Olongapo SubicBay BatangGapo Newscenter

Wednesday, June 15, 2005

More than 2,000 Filipino workers sneak into Iraq despite ban

Philstar - More than 2,000 Filipino workers have sneaked into Iraq to work for US military camps despite a government ban imposed last year, recruitment agencies said Tuesday.

The workers leave the country with forged travel papers and use Dubai as a jump-off point into Iraq, according to formal complaints presented by recruitment agencies to a government task force enforcing the travel ban.

On average 100 Filipinos have been leaving for Iraq every month to work in some 60 US military-run camps in Iraq, they said.

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In Olongapo City, more than 300 workers in security services were recruited for Iraq and Afganistan. As of this writing, a secret training camp in Subic Bay is conducting refresher courses in anti-terrorism, re-tooling to include mine detection and safety and orientation on culture of their future host country by experts in Special Weapons and Tactics (SWAT) who were originally trained by American and Israeli Counter-Terror operatives in 1996 to secure the 18 head of states who were in Subic during the APEC Summit. Observers commented that "mercenaries" or "mercs" is the more appropriate term for these adventurers and not OFW. But with P100, 000.00 to P150, 000.00 monthly take home pay coupled with P2, 000,000.00 insurance; it’s not at all surprising that applicants come in hundreds. In fact, Subic Bay is expecting a "security drain" (patterned from the famous "brain drain") if this trend continues; even close-in security of some national and local politicians opted to hop in the bandwagon.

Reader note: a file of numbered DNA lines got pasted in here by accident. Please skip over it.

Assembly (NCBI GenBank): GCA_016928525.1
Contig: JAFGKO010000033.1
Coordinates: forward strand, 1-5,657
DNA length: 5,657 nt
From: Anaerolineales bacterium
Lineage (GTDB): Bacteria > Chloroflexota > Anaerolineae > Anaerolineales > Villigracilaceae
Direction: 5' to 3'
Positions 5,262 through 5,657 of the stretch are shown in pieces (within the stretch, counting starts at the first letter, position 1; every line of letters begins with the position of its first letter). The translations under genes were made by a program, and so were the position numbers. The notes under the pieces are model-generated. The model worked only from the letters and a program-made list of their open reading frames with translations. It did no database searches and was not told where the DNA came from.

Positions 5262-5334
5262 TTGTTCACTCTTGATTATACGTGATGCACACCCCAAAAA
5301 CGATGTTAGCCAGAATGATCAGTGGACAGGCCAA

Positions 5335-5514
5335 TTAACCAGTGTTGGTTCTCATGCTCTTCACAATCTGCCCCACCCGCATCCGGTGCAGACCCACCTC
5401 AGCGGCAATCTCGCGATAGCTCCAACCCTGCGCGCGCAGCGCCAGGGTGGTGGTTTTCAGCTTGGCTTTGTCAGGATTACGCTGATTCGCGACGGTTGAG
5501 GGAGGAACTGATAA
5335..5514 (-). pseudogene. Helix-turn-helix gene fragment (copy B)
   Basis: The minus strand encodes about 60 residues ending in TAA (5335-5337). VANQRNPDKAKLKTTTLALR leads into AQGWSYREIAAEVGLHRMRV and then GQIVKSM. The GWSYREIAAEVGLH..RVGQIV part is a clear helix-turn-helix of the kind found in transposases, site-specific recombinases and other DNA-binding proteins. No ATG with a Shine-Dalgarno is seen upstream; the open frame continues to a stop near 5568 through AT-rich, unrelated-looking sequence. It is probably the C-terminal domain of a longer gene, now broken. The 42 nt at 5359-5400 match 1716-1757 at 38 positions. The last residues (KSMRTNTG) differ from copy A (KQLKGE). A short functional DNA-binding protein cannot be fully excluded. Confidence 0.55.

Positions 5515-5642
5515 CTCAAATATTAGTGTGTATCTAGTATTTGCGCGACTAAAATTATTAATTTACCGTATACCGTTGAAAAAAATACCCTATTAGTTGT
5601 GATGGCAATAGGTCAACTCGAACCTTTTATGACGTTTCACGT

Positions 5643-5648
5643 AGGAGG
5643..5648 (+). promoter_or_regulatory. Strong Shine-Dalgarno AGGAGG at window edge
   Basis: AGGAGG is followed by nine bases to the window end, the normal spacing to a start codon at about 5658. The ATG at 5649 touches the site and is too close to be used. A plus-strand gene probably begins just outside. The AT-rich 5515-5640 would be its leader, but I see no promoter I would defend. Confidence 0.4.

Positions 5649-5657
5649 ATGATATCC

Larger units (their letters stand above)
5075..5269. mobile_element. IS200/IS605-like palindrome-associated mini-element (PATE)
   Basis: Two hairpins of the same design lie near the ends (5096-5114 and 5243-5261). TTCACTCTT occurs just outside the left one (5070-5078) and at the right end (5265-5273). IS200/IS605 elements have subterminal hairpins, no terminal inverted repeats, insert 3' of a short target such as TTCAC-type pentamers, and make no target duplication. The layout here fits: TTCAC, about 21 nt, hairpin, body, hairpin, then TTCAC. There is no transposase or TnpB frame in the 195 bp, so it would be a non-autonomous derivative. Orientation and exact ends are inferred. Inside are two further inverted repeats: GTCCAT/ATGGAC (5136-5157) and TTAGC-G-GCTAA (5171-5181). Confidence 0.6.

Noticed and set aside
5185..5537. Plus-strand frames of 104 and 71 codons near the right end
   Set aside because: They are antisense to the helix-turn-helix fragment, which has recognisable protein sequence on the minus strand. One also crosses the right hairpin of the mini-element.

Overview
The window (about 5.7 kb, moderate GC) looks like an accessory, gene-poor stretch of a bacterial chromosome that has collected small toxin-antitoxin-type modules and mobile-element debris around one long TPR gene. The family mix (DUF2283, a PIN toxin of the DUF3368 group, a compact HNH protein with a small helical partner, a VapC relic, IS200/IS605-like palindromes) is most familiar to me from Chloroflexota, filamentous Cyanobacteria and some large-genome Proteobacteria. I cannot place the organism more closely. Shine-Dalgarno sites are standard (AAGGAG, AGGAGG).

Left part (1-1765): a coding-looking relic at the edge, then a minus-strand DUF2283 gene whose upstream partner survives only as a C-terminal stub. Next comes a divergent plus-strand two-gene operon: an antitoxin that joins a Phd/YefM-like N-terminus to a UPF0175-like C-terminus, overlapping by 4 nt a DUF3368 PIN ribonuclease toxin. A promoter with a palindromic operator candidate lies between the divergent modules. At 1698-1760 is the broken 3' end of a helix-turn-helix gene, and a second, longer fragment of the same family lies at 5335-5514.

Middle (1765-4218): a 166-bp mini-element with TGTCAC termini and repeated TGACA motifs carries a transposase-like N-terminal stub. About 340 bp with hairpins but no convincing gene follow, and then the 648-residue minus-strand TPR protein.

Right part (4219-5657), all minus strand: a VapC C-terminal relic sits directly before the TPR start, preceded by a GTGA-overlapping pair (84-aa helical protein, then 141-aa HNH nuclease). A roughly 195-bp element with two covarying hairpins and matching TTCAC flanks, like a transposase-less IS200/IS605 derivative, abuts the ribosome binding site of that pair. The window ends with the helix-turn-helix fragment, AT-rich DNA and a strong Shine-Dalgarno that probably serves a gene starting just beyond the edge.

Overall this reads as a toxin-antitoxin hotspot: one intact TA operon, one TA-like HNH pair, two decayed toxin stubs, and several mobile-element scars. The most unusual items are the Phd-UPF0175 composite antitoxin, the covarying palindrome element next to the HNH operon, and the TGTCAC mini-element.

These "mercs" will be tasked to secure western expats in Iraq and Afghanistan, escort civilian convoys or construction/maintenance/supplies of different pro-democracy projects, and mine clearing operations.

Reports which were relayed by the first batch of Filipino "mercs" who are now operating in the Middle East for more than six months indicate that death is expected. Filipinos die (both pro and anti; since some recruited pinoy workers they said end up working with the insurgents, revels or whatever you want to call them ) in the Middle East but you will not see it in the news and our government most of the time does not even know about it.

This writer thought of bringing this issue up with the national leadership but after a hearth-to-hearth meeting with the "boys", decided to hold-out and respect their decision, which is much like most OFWs, wanting a better future for their family (for which they claim has become very elusive in our own country), and yes they are willing to take the risk.

Being part of the family of original Subic Volunteers, I consider these courageous brothers as "heroes", I wish them safe journey . . . GODSPEED!

2 Comments:

  • Ban on travel to Iraq stays

    http://news.inq7.net/breaking/index.php?index=1&story_id=40461

    The official said as of their last count, some 4,000 documented OFWs were deployed in Iraq. He added that the department did not know how many Filipinos in Iraq were undocumented because "we don't know where they are."

    Unofficial reports vary on the number of undocumented Filipinos in Iraq, with estimates, ranging from 800 to 2,000. If a recruitment agency official is to be believed, OFWs continue to go to Iraq using third countries as jumpoff points with the collusion of unscrupulous local placement firms and airport authorities.

    By Anonymous Anonymous, at 6/16/2005 9:28 AM  

  • BAGHDAD has become more dangerous but Filipinos keep pouring in to find jobs there, charge d’affaires Eric Endaya of the Philippine embassy in Iraq said Friday.

    “It’s more deadly now than say three months ago. I now go around with a bodyguard. I communicate with the Filipinos there mostly via e-mail. I discourage them from going to the embassy because of the high risks involved,” he said.

    By Anonymous observer, at 6/19/2005 8:47 AM  

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